'Resurrection Science' asks: What is a species worth?
Although the idea of restoring a long-lost species may excite the imagination, O’Connor makes us question what exactly we would bring back or – once it was back – where that species would live.
In the remote Udzungwa Mountains of central Tanzania, a tiny, brown toad found itself at the center of the conservation debate. A proposed hydroelectric dam vital to power-starved Tanzania threatened to destroy the only habitat of the Kihansi spray toad. Efforts to save the toad would cost millions of dollars and potentially impede construction of the dam. At its core, the effort to protect the amphibians centered around the question of what is a species worth, especially when its natural environment no longer exists?
This question becomes the driving force behind journalist M.R. O’Connor’s new book, Resurrection Science. Starting with the spray toad, O’Connor tells the story of eight endangered or extinct species, ranging from desert pupfish to Neanderthals, using each to explore the issues at the heart of wildlife protection. Throughout these tales, O’Connor often admits to challenging her own deep-rooted beliefs and her balanced portrayal of the issues will force even the most dogmatic of readers to reconsider their own ideas.
As the title implies, the book examines efforts to bring back extinct animals. Just to get it out of the way, scientists currently lack any viable method that could bring back dinosaurs a la Jurassic Park. T-Rex enthusiasts still have only Michael Crichton and their own imagination. Researchers are, however, exploring the possibility of bringing back species that vanished more recently, such as passenger pigeons, woolly rhinoceros, and Tasmanian tigers.
O’Connor explores the science behind such efforts, but she focuses predominately on the moral and philosophical challenges that face de-extinction scientists and conservationists. The book consistently comes back to the central question of what constitutes a wild animal in the first place? Its genetic coding or characteristics determined by external factors such as environment?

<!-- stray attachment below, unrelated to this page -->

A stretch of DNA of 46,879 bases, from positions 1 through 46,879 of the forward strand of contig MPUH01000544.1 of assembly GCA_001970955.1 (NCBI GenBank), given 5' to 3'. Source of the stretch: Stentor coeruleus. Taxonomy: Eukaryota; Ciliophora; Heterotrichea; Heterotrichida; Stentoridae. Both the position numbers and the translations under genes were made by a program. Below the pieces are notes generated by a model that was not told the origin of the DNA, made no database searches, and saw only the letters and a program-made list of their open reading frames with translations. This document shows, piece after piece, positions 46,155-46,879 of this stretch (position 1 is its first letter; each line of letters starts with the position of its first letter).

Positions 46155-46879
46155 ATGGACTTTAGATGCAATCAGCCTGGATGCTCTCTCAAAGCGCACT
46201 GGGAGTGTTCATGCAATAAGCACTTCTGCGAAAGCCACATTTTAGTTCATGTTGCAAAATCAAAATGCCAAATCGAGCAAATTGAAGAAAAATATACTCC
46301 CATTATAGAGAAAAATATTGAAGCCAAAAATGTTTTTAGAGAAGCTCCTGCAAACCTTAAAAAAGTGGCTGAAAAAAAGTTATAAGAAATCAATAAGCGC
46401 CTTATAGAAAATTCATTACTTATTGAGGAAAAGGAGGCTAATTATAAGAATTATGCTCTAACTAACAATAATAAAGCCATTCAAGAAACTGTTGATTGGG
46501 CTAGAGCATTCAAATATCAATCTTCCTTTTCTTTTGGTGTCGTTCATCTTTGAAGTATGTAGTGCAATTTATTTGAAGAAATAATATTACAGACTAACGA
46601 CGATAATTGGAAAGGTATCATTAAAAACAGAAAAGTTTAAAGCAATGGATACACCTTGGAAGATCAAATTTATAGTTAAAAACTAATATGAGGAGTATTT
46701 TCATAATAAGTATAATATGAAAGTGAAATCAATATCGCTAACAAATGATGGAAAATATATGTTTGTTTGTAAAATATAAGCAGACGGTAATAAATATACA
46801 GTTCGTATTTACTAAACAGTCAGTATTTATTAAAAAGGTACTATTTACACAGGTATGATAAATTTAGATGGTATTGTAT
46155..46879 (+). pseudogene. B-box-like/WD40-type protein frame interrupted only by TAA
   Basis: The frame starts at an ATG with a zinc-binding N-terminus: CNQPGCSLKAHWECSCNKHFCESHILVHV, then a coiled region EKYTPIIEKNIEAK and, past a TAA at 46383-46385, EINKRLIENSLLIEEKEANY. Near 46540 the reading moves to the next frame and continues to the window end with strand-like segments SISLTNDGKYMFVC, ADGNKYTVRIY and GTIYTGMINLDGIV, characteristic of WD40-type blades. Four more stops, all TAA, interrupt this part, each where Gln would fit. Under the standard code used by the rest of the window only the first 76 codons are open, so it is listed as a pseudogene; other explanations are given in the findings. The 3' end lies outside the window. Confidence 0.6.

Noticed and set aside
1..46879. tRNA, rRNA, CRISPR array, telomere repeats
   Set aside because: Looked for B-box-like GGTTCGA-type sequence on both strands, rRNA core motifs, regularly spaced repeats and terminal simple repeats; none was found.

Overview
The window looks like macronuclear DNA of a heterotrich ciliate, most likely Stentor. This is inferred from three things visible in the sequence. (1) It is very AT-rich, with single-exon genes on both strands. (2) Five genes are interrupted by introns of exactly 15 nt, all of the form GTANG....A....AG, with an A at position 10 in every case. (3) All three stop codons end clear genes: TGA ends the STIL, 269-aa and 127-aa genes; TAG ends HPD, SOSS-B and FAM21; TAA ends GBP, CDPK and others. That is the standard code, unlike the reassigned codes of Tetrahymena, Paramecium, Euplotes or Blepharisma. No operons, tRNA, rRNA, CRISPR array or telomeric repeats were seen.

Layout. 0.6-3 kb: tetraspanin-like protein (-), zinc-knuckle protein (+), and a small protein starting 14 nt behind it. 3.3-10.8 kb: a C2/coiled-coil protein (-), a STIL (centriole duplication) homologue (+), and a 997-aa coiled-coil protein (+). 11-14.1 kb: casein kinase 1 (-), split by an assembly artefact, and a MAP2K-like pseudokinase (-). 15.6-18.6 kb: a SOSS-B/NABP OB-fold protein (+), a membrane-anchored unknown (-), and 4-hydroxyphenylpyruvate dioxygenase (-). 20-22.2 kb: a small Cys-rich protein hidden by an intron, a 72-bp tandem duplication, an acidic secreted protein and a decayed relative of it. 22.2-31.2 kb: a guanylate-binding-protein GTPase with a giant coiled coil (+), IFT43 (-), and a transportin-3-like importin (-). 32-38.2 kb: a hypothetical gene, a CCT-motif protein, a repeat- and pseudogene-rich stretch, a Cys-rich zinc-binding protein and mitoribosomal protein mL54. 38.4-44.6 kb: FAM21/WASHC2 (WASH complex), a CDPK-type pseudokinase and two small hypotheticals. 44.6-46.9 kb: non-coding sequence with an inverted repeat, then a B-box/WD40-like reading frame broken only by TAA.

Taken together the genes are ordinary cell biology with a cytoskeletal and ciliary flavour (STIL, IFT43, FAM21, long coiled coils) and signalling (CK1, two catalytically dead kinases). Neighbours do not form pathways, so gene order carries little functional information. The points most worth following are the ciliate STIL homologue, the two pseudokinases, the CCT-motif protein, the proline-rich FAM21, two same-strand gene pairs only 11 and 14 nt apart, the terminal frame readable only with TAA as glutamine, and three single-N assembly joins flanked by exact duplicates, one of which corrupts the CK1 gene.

In one of the most compelling chapters, O’Connor visits a “frozen zoo” hidden inside the American Museum of Natural History in New York City. The facility houses more than 100,000 biological samples kept frozen at negative 160 degrees Celsius using liquid nitrogen. Rather than relying on possibility of finding ancient mosquitoes trapped in amber to get the DNA of extinct species (which worked only in the fictional world of Jurassic Park), facilities like these provide a genetic catalog that scientists can use to study or potentially revive endangered and even extinct species in the future.
Although the idea of restoring a long-lost species may excite the imagination, O’Connor makes us question what exactly we would bring back or – once it was back – where that species would live. In Hawaii, a type of crow known as the ‘alalā has gone extinct in the wild. Although small populations exist in captivity, living in cages has changed the birds’ behavior. In the wild, they had complex social networks and what some naturalists described as a “culture.” Much of this has been lost now that the birds live in controlled environments and it remains unclear if it can be regained if the crows are able to be released into the wild once again.
Animals de-extincted from a “frozen zoo” might be genetically identical to their ancestors, but behaviorally they may be all but unrecognizable. “We can’t put culture in liquid nitrogen, the same way we can’t bank the forests the ‘alalās come from. No one would say that freezing the DNA of humans preserves what makes us human,” writes O’Connor.
Aside from the animals, the humans working to protect them provide "Resurrection Science" with an indispensable cast of characters. Readers meet a reclusive outdoorsman who once hunted mountain lions in Texas to the verge of extinction but later used his tracking skills to help restore the Florida panther population. Other memorable characters include a passenger pigeon enthusiast who managed to become one of the leading figures in de-extinction science and an autodidactic widow who, with little to no support, helped scientists uncover lost secrets about the North Atlantic right whale.
O’Connor avoids the temptation to veer too deeply into technical descriptions of science that could alienate a general audience. Still, in several sections a lay reader may find the book to be slow moving, but O’Connor is quick to provide payoffs. Any piece of complicated information she puts forth later becomes a key to comprehending some of the most fascinating parts of the book and allows for a more meaningful understanding.As climate change and sprawling human cities remove or indelibly alter the earth’s last remaining wild spaces, O’Connor offers a critical toolkit to help readers understand the challenges of wildlife preservation. "Resurrection Science" is the rare book that leaves readers happily without any convenient answers, but filled with important questions they will ponder long after they’ve finished it.